A stack can be formed by aligning and then bonding of two or more layers (e.g., a substrate and a lid), where exemplary bonding methodologies include anodic bonding or cold bonding. Exemplary wet etch and plasma etch methodologies include dry reactive ion etching (DRIE), silicon bulk micromachining, anisotropic etching, Bosch etching, a high-aspect ratio Si etch (HARSE) process, plasma etching, reactive ion etching (RIE, such as with SF6), wet acid etching, wet KOH etching, and/or BOE etching. Alternatively, channel dimensions can be defined by ablating, stripping, or milling the substrate, lid, or channel layer, such as with, e.g., Lithographie, Galvanoformung, Abformung (LiGA), laser milling, or laser ablating; or by molding the base material, such as with hot pressing, printing, or extruding.

Any channel or chamber surface can be further modified. For instance, modifications can include DRIE polymer vapor deposition, chemical vapor deposition (CVD), plasma-enhanced CVD (e.g., for oxide deposition), thermal oxidation, and etching (e.g., electrochemical, oxidation, wet chemical, acid, and/or anisotropic etching).

Other exemplary methods of fabrication include rapid prototyping, microfabrication (e.g., by casting, injection molding, compression molding, embossing, ablation, thin-film deposition, and/or Computer Numerically Controlled (CNC) micromachining), photolithography, etching techniques (e.g., wet chemical etching, reactive ion etching, inductively coupled plasma deep silicon etching, laser ablation, or air abrasion techniques), methods for integrating these structures into high-throughput analysis equipment (e.g., integration with a microplate reader or a control instrument, such as a computer), methods for fabricating and integrating valves (e.g., one or more pneumatic valves or microvalves), and methods for providing vias or inlets (e.g., by piercing, drilling, ablating, or laser cutting), as well as any described in Matzke C M et al., “Microfabricated silicon gas chromatographic micro-channels: fabrication and performance,”Proc. SPIE 1998; 3511:262-8, which is incorporated herein by reference in its entirety.

Examples

Example 1: High-Yield, Membrane Enhanced Gas Chromatography Columns

The present application provides a μGC design that solves an enduring problem with μGCs constructed using conventional silicon microfabrication techniques. A typical μGC fabrication process etches channels into a silicon substrate, anodically bonds a glass lid to the top of the channels, and then dices the wafer. In this last dicing step, individual dies or devices are separated from the wafer, thereby providing a plurality of dies, where each dies include a column and one or more connection regions. The dicing step also introduces fluid and particulate contaminants into the high-aspect ratio channels. These contaminants, consisting of adhesives, polymers, and particulates made from silicon and glass, are introduced into the channels with the water that is used as a coolant and a lubricant during dicing. Such contaminants can reduce column performance and manufacturability, as well as interfere with column flow and with the deposition of stationary phase chemistries.

Modern μGC designs generally require high aspect ratio channels, many of them with a length-to-width aspect ratio of over 25:1. While such high aspect ratios provide efficient separations, these channels are difficult to clean. Flushing with a variety of alcohols, water, and other solvents removes some contaminants, but the laminar flow within the channels provides insufficient force to remove them all. While alternate techniques to remove individual die from the wafer exist, such as laser cutting and scribe and break processes, the thickness of the glass-silicon stack for modern μGC devices (˜1.5 mm) precludes their use.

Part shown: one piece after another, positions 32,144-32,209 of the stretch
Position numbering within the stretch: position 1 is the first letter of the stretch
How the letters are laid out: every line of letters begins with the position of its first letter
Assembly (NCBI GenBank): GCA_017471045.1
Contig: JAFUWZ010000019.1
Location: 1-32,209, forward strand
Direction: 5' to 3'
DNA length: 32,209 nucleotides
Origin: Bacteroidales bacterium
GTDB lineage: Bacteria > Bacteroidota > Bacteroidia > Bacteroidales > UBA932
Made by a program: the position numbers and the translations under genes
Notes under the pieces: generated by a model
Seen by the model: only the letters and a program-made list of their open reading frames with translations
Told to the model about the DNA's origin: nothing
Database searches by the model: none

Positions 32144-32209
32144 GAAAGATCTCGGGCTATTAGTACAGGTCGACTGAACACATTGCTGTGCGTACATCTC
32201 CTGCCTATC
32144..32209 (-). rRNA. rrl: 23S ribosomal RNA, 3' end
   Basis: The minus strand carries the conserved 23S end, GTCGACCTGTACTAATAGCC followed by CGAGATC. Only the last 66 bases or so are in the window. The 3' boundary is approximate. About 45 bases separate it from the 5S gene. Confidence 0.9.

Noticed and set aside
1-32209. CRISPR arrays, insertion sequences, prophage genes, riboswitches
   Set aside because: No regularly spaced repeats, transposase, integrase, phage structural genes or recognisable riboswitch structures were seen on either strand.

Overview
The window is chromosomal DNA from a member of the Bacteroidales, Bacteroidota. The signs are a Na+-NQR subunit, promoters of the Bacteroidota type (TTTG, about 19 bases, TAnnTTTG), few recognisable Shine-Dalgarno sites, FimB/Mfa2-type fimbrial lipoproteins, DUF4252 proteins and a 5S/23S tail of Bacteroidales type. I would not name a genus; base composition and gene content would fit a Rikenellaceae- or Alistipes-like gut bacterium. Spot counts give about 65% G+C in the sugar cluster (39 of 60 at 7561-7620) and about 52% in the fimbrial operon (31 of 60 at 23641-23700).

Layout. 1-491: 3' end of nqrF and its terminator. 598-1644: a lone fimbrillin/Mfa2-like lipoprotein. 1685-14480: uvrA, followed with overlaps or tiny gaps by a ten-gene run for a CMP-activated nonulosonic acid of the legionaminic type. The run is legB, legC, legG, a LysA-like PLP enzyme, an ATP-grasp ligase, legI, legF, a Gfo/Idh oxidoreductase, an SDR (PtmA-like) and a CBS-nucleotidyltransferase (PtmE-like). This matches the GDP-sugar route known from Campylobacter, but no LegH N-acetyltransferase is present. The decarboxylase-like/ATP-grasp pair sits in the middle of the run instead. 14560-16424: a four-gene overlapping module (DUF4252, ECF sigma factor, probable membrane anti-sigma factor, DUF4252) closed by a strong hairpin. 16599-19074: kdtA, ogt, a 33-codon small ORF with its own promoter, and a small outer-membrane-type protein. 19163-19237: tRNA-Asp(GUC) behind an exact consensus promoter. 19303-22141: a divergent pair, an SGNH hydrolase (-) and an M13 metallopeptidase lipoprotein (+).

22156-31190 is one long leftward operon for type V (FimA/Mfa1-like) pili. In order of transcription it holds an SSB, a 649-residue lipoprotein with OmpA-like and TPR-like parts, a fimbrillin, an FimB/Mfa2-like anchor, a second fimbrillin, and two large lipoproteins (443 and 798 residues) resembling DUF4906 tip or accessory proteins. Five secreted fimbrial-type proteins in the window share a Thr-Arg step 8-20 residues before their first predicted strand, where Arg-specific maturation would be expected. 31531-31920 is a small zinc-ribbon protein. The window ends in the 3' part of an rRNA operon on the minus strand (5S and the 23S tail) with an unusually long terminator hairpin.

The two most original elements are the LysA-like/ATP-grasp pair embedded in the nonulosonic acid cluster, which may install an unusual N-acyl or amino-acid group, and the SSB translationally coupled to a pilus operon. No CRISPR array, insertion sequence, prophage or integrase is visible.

To solve this problem, we have engineered thin membrane sealing structures into the design of our new μGC s. These seals are only broken in a clean environment immediately before fluidic connections are made to the chip, leaving a pristine column surface for deposition of the μGC stationary phase chemistries. The temporary membrane structures can be of any useful dimension, e.g., of ˜100 μm thickness, at the inlets of the μGC columns. These structures seal the channels and fluid connections, preventing water and dicing debris from entering the μGC. After dicing and cleaning of the chip exterior, a probe tip or other mechanical tool can be used to rupture the membrane, allowing the μGC fluidic connections to be made. For instance, FIG. 5A shows an SEM image of debris present in a μGC column when seals are not used. In contrast, a pristine surface is provided when a sealed μGC column is employed during the dicing process (FIG. 5B). The membrane rupture produces a minor amount of silicon particulate in the fluidic connectors, but these loose particles are easily removed via a vacuum line. Furthermore, sealed columns can also be stored for long periods of time without fear of atmospheric contaminants entering the channels. This allows relatively large volume manufacturing of μGC parts to take place without compromising their long-term cleanliness during storage.

OTHER EMBODIMENTS

All publications, patents, and patent applications mentioned in this specification are incorporated herein by reference to the same extent as if each independent publication or patent application was specifically and individually indicated to be incorporated by reference.

While the invention has been described in connection with specific embodiments thereof, it will be understood that it is capable of further modifications and this application is intended to cover any variations, uses, or adaptations of the invention following, in general, the principles of the invention and including such departures from the present disclosure that come within known or customary practice within the art to which the invention pertains and may be applied to the essential features hereinbefore set forth, and follows in the scope of the claims.

Other embodiments are within the claims.

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Citation

Patents Cited in This Cited by
Title Current Assignee Application Date Publication Date
Method for remote detection of trace contaminants SANDIA CORPORATION 03 December 2001 09 September 2003
Formation of microchannels from low-temperature plasma-deposited silicon oxynitride SANDIA NATIONAL LABORATORIES 24 June 1999 01 August 2000
Temperature programmable microfabricated gas chromatography column NATIONAL TECHNOLOGY & ENGINEERING SOLUTIONS OF SANDIA, LLC 31 January 2002 23 December 2003
Method to fabricate silicon chromatographic column comprising fluid ports NATIONAL TECHNOLOGY & ENGINEERING SOLUTIONS OF SANDIA, LLC 10 June 2002 02 March 2004
Sub-to super-ambient temperature programmable microfabricated gas chromatography column NATIONAL TECHNOLOGY & ENGINEERING SOLUTIONS OF SANDIA, LLC 17 December 2002 16 March 2004
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US10151732 Sealed micro gas chromatography columns 1 US10151732 Sealed micro gas chromatography columns 2 US10151732 Sealed micro gas chromatography columns 3